International technical teams search for answers to probable natural disasters that could affect this UNESCO World Heritage Site.
If you’ve been to Cusco, you’ve surely heard of the Inca Trail through which you can get to the historic sanctuary of Machu Picchu by foot. Maybe you, yourself, have taken part in this intense adventure of walking 45 km in 3 or 4 days. But did you know that this trail represents only 0.075 % of the network of trails constructed by the Incas in South America?
The Qhapaq Ñan is a gigantic network of trails which, in their totality, run more than 60 thousand kilometers across Argentina, Bolivia, Chile, Ecuador, Colombia and Peru. This road system allowed the Incas to efficiently unify the populations which were part of Tawantinsuyu and construct a highly organized government which managed to eliminate hunger in every corner of the empire.
However, there is a risk that’s hard to handle which could put this engineering wonder in danger: natural disasters.
For this reason, the Ministry of Peruvian Culture, through the Decentralized Bureau of Culture in Cusco, organized an international workshop which brought together dignified specialists from the 6 countries through which the Qhapaq Ñan runs. The objective of this workshop was to discuss and propose strategies to protect these ancient trails in the face of natural disasters.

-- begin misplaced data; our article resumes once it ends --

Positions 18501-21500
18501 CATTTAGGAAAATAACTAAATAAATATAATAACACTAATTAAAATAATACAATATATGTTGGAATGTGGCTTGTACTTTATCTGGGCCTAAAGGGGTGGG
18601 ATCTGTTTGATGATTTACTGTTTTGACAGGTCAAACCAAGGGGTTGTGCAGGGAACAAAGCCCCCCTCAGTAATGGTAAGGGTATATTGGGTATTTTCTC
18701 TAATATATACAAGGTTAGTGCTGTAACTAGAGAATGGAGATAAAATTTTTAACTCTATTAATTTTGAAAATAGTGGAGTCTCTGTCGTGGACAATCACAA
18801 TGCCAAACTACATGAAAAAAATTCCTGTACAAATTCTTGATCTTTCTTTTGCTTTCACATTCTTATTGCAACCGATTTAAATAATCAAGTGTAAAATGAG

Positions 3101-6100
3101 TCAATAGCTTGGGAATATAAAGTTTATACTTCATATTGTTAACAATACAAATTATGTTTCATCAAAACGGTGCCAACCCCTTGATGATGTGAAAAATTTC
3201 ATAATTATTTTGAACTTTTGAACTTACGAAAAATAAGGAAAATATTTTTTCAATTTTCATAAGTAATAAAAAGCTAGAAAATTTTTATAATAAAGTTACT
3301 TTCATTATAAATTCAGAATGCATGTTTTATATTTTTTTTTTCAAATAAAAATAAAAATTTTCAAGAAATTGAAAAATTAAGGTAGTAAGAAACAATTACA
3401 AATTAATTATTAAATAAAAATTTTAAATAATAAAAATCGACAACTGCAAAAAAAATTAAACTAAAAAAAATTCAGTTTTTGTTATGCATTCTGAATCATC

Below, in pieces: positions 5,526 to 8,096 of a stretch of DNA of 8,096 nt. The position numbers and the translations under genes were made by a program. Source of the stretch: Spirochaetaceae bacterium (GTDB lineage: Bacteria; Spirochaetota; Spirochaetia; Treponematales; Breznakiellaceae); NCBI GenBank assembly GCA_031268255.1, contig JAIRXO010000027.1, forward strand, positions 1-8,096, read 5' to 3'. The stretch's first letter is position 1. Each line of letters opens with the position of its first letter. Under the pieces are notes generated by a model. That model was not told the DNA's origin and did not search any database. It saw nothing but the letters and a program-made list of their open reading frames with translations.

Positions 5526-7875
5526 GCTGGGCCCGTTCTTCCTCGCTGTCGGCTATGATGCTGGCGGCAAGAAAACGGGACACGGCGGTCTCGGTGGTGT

“This is a magnificent opportunity to progress in the protection of this cultural heritage site. A commitment of protection is made by the 6 countries which, 5 centuries ago, were united and defined by this impressive network of trails”, said the director of Culture in Cusco, Luis Nieto Degregori.
UNESCO World Heritage Site
In June 2014, the Qhapaq Ñan was declared a UNESCO World Heritage Site. Argentina, Bolivia, Chile, Colombia, Ecuador and Peru worked together over several years to present this nomination.
It’s important that the Qhapaq Ñan be protected since it represents a continuation of the Andean culture, which resisted centuries of persecution. Actually, many Andean communities still use these trails to communicate with each other and to trade agricultural products.